By Adam Andrzejewski for RealClearPolicy
The US Army is testing new technology for troops that integrates virtual reality into combat goggles to give soldiers more battlefield information.
While testing the equipment, the troops were quizzed on many aspects of the equipment. One oversight, however, was to assess the extent to which the military would actually use it, which a report from the Department of Defense Inspector General’s office could waste $22 billion, according to a report.
Although much of the report is written due to national security concerns, it’s clear that the new VR equipment, dubbed the Integrated Visual Augmentation System, or IVAS, would be a major change for soldiers in combat.
As with any change, if it’s too much at once, or if there isn’t enough training to support the transition, soldiers simply won’t use it. Or perhaps the soldiers in the field know more about the applicability of this technology in combat situations than the VR developers, who might overestimate its usefulness.
RELATED: A $12.3 Billion Budget Can’t Stop the IRS from Destroying 30 Million Paper Returns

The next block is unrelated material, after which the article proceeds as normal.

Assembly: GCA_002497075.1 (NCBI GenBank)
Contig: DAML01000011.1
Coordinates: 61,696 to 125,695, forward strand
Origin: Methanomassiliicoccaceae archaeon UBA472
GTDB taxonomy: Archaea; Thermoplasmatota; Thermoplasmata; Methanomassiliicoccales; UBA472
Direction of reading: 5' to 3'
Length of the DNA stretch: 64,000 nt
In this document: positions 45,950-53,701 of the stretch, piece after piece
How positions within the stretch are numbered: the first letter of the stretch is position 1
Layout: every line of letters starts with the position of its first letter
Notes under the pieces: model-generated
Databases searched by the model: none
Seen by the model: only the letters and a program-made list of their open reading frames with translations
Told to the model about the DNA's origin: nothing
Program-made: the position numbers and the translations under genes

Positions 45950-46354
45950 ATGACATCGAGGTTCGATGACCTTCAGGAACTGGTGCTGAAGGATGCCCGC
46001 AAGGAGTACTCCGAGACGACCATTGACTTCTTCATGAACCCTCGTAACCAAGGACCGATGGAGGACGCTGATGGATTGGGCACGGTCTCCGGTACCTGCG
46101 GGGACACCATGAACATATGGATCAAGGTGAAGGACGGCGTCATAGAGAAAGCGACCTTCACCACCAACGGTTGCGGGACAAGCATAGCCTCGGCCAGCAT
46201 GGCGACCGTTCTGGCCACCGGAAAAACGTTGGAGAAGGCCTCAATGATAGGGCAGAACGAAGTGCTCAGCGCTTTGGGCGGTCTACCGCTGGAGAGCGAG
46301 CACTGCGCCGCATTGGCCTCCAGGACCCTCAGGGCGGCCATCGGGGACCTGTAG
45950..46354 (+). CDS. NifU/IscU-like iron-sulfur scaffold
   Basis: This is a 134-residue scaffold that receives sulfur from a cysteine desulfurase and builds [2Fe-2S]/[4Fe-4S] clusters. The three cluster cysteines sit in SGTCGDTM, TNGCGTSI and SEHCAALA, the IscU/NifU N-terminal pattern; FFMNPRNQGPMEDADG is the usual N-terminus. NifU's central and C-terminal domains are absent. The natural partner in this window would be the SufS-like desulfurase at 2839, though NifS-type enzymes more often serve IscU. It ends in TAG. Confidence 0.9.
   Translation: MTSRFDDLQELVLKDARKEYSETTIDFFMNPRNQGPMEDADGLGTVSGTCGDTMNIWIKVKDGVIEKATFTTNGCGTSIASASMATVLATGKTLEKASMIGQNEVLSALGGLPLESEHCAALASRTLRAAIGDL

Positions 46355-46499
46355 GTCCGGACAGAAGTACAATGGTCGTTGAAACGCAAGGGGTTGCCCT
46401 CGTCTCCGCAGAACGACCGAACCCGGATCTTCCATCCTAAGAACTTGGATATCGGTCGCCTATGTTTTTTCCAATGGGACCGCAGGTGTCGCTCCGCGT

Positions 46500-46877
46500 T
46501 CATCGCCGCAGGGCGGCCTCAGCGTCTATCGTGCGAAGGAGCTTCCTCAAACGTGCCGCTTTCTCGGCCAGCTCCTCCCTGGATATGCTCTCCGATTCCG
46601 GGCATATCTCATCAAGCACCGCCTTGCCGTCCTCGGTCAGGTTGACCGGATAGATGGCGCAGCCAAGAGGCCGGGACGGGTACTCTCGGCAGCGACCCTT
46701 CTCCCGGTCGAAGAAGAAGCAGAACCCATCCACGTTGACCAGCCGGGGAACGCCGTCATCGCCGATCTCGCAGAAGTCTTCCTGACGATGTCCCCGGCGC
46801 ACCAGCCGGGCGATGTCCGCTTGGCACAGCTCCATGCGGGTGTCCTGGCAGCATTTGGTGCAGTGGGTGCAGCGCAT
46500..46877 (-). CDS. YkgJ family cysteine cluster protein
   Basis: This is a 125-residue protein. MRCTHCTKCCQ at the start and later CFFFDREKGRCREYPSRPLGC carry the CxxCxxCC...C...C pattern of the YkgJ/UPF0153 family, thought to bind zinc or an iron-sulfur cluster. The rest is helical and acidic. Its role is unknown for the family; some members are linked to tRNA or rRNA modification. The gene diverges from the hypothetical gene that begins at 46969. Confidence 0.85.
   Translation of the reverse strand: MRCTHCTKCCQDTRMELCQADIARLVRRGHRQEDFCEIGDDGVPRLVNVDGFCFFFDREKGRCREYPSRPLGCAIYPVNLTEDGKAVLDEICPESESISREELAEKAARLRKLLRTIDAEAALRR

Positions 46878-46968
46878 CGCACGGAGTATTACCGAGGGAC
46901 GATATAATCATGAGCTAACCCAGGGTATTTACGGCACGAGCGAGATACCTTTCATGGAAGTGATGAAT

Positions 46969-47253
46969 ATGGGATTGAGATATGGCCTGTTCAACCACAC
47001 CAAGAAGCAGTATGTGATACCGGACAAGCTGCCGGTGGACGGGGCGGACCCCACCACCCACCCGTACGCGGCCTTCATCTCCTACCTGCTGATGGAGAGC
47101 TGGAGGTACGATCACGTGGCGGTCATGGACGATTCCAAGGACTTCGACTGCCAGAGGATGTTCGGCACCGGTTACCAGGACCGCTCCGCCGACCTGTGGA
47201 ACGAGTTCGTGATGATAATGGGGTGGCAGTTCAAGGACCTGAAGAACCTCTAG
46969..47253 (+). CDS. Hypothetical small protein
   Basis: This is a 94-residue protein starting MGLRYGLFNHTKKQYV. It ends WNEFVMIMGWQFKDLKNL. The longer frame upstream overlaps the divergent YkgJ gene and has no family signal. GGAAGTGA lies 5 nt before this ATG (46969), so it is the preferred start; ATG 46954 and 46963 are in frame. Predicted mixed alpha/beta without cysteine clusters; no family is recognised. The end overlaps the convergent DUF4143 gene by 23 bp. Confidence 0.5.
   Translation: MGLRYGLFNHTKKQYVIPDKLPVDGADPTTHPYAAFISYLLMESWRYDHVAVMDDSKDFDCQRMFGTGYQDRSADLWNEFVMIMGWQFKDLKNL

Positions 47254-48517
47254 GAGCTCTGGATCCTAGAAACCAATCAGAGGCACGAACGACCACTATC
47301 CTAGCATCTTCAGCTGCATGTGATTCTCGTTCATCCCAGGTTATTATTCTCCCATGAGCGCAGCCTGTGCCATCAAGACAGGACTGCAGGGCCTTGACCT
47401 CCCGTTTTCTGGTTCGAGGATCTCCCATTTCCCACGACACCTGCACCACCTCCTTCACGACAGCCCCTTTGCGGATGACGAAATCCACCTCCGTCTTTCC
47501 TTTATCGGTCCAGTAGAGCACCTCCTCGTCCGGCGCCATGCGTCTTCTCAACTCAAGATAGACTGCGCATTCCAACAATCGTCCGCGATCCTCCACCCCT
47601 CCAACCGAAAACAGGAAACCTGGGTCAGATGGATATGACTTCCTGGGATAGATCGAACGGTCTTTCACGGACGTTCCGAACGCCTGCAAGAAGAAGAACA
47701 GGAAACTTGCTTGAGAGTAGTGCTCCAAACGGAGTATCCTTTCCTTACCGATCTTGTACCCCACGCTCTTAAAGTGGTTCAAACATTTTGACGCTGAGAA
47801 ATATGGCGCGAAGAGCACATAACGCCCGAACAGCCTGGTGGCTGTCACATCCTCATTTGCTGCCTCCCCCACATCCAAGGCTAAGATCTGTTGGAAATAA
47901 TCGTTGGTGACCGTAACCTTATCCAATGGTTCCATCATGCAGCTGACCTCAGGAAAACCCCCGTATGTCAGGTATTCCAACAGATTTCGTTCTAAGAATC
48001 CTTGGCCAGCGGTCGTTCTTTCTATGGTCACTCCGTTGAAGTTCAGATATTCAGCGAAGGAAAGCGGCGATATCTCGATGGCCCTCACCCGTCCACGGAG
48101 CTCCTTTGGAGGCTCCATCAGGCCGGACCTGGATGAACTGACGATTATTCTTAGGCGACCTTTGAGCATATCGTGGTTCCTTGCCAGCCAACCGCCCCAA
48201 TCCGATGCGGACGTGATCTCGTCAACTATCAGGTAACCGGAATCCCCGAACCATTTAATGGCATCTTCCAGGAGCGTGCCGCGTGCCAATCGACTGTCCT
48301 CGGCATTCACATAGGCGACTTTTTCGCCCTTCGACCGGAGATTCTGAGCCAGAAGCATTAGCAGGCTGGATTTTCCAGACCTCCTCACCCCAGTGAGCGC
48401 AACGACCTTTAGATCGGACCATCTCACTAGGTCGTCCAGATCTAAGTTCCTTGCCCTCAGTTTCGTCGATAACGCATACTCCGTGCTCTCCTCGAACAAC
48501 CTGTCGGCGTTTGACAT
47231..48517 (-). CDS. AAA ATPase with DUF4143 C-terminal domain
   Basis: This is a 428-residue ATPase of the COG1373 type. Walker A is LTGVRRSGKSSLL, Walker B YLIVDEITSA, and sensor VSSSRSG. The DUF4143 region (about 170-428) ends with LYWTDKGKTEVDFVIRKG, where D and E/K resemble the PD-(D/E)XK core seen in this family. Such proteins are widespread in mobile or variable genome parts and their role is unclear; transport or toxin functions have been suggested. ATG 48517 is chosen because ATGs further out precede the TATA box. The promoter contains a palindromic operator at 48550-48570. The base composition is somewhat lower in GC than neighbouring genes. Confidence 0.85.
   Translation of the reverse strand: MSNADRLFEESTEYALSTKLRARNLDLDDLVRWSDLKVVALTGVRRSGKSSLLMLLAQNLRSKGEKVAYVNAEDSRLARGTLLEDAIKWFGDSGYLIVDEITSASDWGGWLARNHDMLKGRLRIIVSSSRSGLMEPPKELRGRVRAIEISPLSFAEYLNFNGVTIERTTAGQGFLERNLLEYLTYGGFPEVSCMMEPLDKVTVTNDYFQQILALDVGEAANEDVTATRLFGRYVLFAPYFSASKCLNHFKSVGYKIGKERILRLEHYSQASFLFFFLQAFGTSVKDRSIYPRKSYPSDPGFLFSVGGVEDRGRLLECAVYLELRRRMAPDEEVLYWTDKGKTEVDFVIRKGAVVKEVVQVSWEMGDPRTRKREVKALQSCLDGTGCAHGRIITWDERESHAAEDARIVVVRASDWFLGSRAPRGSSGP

Either way, it’s important to get feedback from the soldiers who will be using it. Although they asked some questions about it, the report says that “program officials have not defined clear measures of user acceptance levels to determine whether the IVAS will meet user needs.”
He notes that user acceptance levels are critical in determining how well the system meets user needs and will predict real-world usage.
Support conservative voices!
Sign up to receive the latest new policies, ideas and commentary delivered straight to your inbox.
If the usefulness of VR technology is overestimated, many units will be ordered and left unused, resulting in substantial waste.
This is a rare case where waste is identified before the transaction occurs. Hopefully the DOD will heed these recommendations and save taxpayers nearly $22 billion.
Syndicated with permission from Real Clear Wire.
#WasteOfTheDay is brought to you by the forensic auditors of OpenTheBooks.com.
Opinions expressed by contributors and/or content partners are their own and do not necessarily reflect the views of TAUT.